History of observation

History of observation - History of observation Later it...

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History of observation Later it was found that not all (actually only 10% or so) quasars have strong radio emission (are 'radio-loud'). Hence the name 'QSO' (quasi-stellar object) is used (in addition to 'quasar') to refer to these objects, including the 'radio-loud' and the 'radio-quiet' classes. One great topic of debate during the 1960s was whether quasars were nearby objects or distant objects as implied by their redshift . It was suggested, for example, that the redshift of quasars was not due to the expansion of space but rather to light escaping a deep gravitational well . However a star of sufficient mass to form such a well would be unstable and in excess of the Hayashi limit . [16] Quasars also show ' forbidden ' spectral emission lines which were previously only seen in hot gaseous nebulae of low density, which would be too diffuse to both generate the observed power and fit within a deep gravitational well. [17]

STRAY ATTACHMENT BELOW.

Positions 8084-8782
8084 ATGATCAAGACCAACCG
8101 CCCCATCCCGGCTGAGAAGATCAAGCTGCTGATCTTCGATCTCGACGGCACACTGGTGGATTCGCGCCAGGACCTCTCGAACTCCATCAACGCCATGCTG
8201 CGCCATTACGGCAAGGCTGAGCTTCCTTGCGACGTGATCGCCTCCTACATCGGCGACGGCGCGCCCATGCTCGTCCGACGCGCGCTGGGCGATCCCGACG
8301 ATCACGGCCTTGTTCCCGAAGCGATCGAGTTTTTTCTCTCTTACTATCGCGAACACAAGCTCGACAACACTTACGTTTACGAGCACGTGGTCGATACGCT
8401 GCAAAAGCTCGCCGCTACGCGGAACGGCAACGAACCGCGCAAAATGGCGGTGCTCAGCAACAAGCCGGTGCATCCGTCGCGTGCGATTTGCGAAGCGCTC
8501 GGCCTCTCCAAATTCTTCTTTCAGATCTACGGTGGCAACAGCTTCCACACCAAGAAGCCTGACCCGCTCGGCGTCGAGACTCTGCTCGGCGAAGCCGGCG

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This note was uploaded on 12/15/2011 for the course AST AST1002 taught by Professor Emilyhoward during the Fall '10 term at Broward College.

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